The Graduate School has a long-standing commitment to increasing the diversity and quality of its graduate student body. Our primary goals are to increase enrollment of students from traditionally underrepresented groups, to provide students with sufficient funding to complete their graduate studies in a timely manner, and to promote an academic and social environment where these scholars can flourish. Targeted recruiting strategies (including undergraduate research opportunities like the Summer Research Opportunity Program (SROP) that give potential students a taste of the graduate student experience) are vital to these efforts, and the involvement of Duke's graduate faculty is central to these strategies.
A key mission of the Office of Graduate Student Affairs is to coordinate, supplement, and expand the recruiting efforts of graduate departments and programs. Each year GSA participates in recruitment fairs across the country that enable us to meet potential graduate students and to answer any questions they might have about Duke's graduate programs. GSA coordinates with other nearby schools to bring talented undergraduates from across the country to visit our campuses. Activities during these visits typically include seminars on graduate admissions and financial aid, panel discussions with faculty and graduate students, departmental visitations, and informal gatherings.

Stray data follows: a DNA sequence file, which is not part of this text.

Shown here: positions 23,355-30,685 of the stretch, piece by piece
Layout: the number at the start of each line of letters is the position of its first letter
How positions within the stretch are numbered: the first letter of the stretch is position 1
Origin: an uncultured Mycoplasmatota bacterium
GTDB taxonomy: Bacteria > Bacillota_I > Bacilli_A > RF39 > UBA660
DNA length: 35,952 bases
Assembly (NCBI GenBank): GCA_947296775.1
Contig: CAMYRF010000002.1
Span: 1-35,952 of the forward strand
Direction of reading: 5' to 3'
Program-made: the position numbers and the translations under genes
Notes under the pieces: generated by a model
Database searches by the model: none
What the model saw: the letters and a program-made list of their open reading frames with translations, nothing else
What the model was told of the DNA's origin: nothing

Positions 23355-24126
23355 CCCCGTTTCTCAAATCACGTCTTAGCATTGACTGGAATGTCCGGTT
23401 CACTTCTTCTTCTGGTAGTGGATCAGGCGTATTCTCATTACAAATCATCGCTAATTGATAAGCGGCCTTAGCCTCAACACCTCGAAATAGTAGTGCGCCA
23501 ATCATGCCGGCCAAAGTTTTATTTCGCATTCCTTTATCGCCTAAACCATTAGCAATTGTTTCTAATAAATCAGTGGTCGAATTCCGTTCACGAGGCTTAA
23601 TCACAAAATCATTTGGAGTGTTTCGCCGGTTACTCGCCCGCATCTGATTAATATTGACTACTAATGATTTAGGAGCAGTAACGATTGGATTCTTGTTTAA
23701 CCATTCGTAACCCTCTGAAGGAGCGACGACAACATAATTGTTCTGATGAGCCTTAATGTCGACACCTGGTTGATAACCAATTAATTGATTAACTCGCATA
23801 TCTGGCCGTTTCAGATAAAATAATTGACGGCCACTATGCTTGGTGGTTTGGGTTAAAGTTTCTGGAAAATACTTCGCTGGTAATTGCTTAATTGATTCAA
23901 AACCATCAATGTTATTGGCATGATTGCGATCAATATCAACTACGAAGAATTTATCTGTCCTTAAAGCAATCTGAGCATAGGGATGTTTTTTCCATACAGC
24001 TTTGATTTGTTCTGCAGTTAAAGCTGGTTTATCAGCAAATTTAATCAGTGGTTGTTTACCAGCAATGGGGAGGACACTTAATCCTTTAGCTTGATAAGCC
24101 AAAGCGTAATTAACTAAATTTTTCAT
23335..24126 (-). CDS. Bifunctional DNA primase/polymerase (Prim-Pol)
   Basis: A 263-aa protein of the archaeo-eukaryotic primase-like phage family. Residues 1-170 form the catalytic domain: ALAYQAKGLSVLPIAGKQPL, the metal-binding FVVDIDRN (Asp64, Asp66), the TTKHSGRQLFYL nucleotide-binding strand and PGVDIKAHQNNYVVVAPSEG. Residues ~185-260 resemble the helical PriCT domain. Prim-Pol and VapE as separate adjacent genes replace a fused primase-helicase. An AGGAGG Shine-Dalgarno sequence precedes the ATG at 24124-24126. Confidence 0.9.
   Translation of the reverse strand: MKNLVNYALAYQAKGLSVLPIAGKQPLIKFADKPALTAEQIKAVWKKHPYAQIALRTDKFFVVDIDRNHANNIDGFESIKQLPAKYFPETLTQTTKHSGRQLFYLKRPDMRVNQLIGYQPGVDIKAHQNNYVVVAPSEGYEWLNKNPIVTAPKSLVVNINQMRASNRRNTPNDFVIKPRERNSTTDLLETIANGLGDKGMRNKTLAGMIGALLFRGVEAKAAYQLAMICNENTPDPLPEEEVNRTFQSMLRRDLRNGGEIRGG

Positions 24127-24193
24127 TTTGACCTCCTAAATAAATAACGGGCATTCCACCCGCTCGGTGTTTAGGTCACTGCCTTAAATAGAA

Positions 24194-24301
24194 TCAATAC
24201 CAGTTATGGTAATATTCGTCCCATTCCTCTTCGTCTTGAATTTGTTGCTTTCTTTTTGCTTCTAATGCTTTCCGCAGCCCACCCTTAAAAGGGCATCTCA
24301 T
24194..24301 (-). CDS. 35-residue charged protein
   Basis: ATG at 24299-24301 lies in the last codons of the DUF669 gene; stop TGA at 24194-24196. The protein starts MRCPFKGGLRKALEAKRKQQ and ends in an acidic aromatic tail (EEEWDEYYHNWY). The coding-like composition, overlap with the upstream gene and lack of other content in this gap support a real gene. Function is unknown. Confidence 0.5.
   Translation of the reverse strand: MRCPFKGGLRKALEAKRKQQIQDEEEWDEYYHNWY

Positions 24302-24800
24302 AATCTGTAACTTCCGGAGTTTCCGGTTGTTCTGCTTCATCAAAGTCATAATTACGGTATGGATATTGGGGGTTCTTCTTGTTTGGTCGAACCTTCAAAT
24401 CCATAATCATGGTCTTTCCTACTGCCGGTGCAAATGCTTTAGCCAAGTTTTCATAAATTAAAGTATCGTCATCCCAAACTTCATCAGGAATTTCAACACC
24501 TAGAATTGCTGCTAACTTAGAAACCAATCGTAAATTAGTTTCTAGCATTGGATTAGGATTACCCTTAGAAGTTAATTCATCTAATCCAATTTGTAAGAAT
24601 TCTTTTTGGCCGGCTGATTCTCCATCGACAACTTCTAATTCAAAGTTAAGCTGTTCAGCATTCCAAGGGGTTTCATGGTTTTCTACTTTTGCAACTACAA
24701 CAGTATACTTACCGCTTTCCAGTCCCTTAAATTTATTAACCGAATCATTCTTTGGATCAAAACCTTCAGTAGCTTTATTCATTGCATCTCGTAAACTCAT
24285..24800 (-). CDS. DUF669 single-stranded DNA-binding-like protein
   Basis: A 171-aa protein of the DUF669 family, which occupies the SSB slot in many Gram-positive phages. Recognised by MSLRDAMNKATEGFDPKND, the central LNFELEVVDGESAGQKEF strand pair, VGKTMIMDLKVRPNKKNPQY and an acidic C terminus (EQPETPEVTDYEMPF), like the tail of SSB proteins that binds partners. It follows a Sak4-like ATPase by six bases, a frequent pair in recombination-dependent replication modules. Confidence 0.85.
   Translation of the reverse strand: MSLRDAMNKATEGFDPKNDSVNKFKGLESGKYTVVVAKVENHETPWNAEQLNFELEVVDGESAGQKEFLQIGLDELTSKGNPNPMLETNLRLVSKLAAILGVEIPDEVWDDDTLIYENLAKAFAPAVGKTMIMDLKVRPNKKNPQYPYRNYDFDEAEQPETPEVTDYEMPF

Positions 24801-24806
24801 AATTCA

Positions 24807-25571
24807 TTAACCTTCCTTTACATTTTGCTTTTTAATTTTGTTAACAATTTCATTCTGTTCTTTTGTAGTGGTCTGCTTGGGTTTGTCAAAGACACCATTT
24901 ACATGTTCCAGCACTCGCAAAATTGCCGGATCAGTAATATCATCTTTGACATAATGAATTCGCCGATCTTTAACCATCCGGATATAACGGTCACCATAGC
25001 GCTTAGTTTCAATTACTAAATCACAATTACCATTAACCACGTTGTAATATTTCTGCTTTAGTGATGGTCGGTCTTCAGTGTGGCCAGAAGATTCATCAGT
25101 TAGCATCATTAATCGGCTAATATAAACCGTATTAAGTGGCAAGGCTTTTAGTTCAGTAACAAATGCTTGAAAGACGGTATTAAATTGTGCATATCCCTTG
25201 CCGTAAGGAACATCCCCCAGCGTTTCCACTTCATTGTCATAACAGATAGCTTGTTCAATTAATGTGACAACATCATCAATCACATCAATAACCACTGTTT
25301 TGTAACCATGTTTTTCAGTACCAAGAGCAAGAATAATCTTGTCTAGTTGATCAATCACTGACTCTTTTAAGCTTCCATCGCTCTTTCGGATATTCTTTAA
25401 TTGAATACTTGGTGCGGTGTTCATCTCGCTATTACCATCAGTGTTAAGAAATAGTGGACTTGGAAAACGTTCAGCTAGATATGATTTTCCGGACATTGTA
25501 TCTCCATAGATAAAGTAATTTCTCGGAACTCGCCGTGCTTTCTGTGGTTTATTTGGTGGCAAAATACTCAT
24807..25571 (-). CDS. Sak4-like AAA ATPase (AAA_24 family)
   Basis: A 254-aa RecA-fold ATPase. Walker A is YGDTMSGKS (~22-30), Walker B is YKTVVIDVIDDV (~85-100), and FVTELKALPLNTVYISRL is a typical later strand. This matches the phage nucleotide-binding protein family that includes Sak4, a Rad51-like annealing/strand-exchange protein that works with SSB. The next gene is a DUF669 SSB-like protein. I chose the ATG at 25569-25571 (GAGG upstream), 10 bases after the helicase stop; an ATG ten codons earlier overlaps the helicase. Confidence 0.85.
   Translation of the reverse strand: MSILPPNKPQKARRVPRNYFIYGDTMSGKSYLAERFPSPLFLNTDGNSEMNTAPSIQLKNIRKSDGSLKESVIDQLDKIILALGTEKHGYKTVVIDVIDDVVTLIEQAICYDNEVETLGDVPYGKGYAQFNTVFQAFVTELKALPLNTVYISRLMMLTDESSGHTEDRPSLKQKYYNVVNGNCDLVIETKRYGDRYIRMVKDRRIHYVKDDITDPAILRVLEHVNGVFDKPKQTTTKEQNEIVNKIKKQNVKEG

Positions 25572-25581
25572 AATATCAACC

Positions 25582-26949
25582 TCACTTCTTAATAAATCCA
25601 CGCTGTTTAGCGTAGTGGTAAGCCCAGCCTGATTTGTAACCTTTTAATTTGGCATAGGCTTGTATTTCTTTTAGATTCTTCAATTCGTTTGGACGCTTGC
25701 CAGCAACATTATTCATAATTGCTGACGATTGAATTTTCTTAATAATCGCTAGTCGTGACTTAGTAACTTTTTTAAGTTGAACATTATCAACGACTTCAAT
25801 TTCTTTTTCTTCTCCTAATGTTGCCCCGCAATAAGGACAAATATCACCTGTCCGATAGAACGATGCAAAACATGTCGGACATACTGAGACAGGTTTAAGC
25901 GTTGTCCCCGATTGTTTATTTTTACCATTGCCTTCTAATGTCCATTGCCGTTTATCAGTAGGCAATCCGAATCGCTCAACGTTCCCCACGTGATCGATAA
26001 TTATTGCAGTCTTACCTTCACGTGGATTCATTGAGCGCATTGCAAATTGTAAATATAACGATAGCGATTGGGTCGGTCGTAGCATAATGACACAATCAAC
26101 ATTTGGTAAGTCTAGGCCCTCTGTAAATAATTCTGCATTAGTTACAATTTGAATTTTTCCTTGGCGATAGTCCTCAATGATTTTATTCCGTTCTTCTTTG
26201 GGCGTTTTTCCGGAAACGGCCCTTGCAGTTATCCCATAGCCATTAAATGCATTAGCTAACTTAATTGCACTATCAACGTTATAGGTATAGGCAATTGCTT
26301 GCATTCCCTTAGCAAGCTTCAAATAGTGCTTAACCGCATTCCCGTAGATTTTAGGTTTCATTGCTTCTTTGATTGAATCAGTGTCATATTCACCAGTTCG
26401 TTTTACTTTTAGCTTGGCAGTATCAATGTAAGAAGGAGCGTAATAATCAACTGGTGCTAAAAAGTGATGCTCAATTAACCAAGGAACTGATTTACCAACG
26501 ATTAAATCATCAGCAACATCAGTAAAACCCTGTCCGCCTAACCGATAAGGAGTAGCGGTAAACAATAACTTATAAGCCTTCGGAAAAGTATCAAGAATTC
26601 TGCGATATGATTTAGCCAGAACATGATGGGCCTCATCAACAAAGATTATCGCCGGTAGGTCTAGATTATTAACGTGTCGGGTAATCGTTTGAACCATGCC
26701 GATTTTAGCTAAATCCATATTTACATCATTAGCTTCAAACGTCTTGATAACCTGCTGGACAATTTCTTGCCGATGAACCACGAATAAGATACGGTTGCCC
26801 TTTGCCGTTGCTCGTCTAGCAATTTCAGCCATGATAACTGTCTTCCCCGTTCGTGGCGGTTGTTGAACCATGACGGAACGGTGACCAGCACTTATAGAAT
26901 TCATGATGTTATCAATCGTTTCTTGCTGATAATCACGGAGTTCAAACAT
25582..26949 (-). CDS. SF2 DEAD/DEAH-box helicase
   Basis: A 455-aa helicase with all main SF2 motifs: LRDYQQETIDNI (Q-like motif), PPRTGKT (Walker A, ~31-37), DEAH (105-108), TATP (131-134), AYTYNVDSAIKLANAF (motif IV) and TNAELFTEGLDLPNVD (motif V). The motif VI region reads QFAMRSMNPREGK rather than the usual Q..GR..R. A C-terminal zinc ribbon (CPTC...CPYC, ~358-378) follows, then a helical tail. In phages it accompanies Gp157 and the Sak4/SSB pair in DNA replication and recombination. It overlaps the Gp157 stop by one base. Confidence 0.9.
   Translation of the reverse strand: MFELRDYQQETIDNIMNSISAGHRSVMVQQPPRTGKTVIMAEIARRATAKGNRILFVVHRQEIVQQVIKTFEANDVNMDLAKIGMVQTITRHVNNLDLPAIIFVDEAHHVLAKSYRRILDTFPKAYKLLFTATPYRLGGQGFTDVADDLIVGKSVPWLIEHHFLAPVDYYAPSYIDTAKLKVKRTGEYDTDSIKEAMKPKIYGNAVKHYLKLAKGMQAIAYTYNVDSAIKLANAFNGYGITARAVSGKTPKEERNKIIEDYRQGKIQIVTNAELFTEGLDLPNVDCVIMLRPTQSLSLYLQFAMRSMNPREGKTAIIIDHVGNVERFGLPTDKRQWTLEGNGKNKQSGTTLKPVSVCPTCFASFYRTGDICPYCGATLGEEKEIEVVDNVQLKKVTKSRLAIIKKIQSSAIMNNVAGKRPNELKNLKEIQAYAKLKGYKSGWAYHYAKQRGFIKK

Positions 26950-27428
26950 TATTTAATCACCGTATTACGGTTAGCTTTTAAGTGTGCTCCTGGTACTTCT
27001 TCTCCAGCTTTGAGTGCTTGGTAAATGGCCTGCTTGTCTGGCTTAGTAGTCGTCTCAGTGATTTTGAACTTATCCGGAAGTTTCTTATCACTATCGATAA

Other mechanisms the Graduate School employs in the recruitment of students from traditionally underrepresented groups include participation in national consortia designed to promote diversity in graduate education; targeted faculty recruitment visits to colleges and universities; and the development of external and institutional funding to support summer research opportunities for undergraduates.
GSA provides general counseling for students from traditionally underrepresented groups, develops programs to enhance their participation in graduate student life, and helps students to identify external sources of funding. The office also provides recruitment, retention, and completion data and helps to initiate various summer research opportunities that identify potential graduate students early in their college careers.